Scientists finally determine iceman Otzi's last meal

Jun 22, 2011 by Deborah Braconnier report
Otzi the Iceman, a well-preserved natural mummy of a Chalcolithic (Copper Age) man from about 3300 BC, who was found in 1991 in the Schnalstal glacier in the Ötztal Alps, near Hauslabjoch on the border between Austria and Italy. © South Tyrol Museum of Archaeology

(PhysOrg.com) -- In a presentation at the Seventh World Congress on Mummy Studies, researchers from the Institute for Mummies and the Iceman revealed that they had finally located the iceman known as Otzi’s stomach and determined his last meal. They were also able to successfully sequence his entire genome.

Researchers from the Institute for Mummies and the in Italy divided the presentation into three different topics. The first part of the presentation was given by microbiologist Frank Maixner. He had recently examined old tomography scans taken of Otzi back in 2005 and was able to finally locate the stomach which was farther up in the torso and in an unusual position. They found the stomach to be full and, upon examination and sequencing of the DNA, they determined that Otzi had eaten Alpine ibex just 30 to 120 minutes before his death.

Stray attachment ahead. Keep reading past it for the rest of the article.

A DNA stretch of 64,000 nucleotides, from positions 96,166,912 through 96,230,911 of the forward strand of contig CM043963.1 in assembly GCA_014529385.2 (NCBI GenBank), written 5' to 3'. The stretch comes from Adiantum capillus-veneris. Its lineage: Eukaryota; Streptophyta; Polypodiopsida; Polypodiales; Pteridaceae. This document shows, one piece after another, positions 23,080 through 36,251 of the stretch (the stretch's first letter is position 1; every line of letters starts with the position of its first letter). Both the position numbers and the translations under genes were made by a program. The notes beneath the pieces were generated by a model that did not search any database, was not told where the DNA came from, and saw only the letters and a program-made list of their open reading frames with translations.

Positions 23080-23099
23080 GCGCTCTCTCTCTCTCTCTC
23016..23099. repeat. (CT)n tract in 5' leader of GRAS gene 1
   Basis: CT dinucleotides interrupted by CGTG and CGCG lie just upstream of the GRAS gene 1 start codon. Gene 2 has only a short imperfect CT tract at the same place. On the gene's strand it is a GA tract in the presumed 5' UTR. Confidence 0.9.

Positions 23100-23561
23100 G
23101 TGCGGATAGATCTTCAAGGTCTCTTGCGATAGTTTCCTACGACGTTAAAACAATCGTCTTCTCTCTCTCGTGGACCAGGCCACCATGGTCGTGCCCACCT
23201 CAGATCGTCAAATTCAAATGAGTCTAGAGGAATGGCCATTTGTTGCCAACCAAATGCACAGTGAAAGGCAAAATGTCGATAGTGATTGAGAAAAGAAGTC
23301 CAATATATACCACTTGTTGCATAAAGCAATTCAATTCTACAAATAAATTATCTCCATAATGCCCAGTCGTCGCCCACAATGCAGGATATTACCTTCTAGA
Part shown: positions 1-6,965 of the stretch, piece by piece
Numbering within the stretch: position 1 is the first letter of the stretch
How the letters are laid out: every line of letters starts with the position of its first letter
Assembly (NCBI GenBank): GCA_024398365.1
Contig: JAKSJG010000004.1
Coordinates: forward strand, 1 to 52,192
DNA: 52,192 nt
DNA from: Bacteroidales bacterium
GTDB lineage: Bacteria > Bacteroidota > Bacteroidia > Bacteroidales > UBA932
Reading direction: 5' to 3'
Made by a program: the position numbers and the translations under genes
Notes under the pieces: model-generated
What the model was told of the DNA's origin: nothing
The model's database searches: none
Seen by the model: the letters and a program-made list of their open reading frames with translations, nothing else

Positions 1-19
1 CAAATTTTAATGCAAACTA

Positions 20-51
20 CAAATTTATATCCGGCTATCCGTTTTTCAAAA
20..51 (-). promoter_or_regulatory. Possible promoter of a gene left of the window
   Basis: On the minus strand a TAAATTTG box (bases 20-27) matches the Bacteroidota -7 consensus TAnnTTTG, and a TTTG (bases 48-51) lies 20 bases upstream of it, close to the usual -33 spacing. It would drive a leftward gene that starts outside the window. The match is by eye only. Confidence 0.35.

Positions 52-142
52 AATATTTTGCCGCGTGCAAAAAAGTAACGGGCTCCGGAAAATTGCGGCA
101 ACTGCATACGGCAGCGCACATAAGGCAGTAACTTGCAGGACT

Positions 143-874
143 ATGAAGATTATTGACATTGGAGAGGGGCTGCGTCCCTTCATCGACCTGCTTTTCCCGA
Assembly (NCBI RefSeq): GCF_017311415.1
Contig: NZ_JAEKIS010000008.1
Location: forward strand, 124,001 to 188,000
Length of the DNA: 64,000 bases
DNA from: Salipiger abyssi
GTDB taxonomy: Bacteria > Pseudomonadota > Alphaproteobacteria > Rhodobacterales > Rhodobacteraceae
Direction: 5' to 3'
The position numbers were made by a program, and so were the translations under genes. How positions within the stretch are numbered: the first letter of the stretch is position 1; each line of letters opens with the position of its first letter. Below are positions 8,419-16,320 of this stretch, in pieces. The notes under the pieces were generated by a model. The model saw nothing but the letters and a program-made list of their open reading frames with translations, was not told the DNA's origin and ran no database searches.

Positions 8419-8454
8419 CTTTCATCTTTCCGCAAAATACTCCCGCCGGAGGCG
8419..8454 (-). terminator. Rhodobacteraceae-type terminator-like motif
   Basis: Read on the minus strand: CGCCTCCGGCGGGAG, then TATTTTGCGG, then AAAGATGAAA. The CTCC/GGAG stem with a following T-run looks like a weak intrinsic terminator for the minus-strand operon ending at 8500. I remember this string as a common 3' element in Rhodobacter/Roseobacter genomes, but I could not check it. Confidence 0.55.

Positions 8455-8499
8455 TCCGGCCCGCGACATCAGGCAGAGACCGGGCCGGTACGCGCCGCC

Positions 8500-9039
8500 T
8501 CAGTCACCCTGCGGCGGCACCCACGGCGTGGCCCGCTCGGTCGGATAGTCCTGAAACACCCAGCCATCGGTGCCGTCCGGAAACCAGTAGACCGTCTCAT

The next presentation was led by anatomist Frank Ruhli and dentist Roger Seiler from the Centre for Evolutionary Medicine through the University of Zurich. They presented the dental health of Otzi who was presumed to have dies between the age of 35 and 40. Using three-dimensional images of his teeth, they showed how Otzi had suffered some form of blunt force trauma to two teeth only a few days before his death. They also showed how he suffered from periodontal disease and many cavities. These signs of cavities confirm the fact that the Iceman had consumed a diet full of carbohydrates.

The final part of the presentation was led by geneticist Angela Graefen from the Institute for Mummies and the Iceman. She reported that her team had finally succeeded in sequencing Otzi’s full genome. This genome has already shed some light on some previous beliefs. While most artists performing facial reconstructions of Otzi have shown him with blue eyes, the new sequenced show that he probably had brown eyes.

Explore further: New age of the Lantian Homo erectus cranium extending to about 1.63 million years ago

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